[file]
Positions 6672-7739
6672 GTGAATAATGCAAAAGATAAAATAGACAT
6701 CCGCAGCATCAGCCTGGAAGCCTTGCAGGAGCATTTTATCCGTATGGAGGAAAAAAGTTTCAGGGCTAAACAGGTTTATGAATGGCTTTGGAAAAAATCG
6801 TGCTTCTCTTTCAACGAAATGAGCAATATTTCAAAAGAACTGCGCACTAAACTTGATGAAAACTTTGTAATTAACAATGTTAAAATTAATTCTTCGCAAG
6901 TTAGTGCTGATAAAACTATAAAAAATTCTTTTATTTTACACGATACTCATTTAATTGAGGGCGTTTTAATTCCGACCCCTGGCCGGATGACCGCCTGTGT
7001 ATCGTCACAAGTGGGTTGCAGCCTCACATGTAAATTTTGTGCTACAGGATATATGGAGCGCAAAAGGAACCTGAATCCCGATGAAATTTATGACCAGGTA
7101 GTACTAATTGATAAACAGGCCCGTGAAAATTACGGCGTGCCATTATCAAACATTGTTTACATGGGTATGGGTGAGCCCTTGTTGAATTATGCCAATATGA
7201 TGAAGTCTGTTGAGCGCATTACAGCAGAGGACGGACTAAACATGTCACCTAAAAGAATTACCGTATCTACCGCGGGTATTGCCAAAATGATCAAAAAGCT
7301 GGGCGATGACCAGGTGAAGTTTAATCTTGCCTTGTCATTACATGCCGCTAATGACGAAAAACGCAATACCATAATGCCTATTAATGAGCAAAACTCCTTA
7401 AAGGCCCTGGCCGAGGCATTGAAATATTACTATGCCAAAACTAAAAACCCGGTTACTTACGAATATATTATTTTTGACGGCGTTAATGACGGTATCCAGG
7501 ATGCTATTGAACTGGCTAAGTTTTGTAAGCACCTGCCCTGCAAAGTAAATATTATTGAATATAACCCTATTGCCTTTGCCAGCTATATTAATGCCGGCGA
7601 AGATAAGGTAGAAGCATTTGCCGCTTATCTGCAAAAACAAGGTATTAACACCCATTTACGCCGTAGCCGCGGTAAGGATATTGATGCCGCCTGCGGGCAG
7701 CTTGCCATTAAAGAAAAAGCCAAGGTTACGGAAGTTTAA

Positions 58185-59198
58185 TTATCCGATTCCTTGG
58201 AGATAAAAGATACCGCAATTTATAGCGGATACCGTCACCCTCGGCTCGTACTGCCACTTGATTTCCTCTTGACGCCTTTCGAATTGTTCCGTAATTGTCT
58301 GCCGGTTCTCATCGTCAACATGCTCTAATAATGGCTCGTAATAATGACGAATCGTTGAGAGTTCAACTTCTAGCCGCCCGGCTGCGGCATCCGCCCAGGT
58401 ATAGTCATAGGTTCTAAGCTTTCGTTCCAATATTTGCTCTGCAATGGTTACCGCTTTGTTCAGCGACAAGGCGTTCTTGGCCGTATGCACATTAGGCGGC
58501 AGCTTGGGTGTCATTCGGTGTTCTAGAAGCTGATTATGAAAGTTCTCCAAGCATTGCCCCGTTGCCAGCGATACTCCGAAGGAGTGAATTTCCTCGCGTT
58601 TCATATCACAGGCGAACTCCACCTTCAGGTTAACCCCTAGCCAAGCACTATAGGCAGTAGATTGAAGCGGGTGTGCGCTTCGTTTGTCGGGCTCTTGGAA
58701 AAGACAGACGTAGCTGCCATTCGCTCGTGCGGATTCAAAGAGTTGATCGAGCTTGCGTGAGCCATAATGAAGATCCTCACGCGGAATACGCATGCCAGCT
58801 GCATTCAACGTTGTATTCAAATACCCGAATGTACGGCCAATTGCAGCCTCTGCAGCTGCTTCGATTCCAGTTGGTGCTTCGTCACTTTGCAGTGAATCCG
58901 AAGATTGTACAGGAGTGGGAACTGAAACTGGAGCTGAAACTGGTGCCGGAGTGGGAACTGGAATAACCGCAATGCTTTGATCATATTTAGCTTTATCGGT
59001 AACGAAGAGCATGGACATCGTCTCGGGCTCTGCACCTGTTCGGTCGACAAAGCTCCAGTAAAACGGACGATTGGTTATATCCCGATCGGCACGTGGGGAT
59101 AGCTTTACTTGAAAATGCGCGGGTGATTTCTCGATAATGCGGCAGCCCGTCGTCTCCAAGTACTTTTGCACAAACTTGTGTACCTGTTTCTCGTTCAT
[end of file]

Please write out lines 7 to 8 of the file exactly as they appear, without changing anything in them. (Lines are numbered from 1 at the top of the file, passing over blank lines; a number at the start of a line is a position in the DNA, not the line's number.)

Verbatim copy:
7101 GTACTAATTGATAAACAGGCCCGTGAAAATTACGGCGTGCCATTATCAAACATTGTTTACATGGGTATGGGTGAGCCCTTGTTGAATTATGCCAATATGA
7201 TGAAGTCTGTTGAGCGCATTACAGCAGAGGACGGACTAAACATGTCACCTAAAAGAATTACCGTATCTACCGCGGGTATTGCCAAAATGATCAAAAAGCT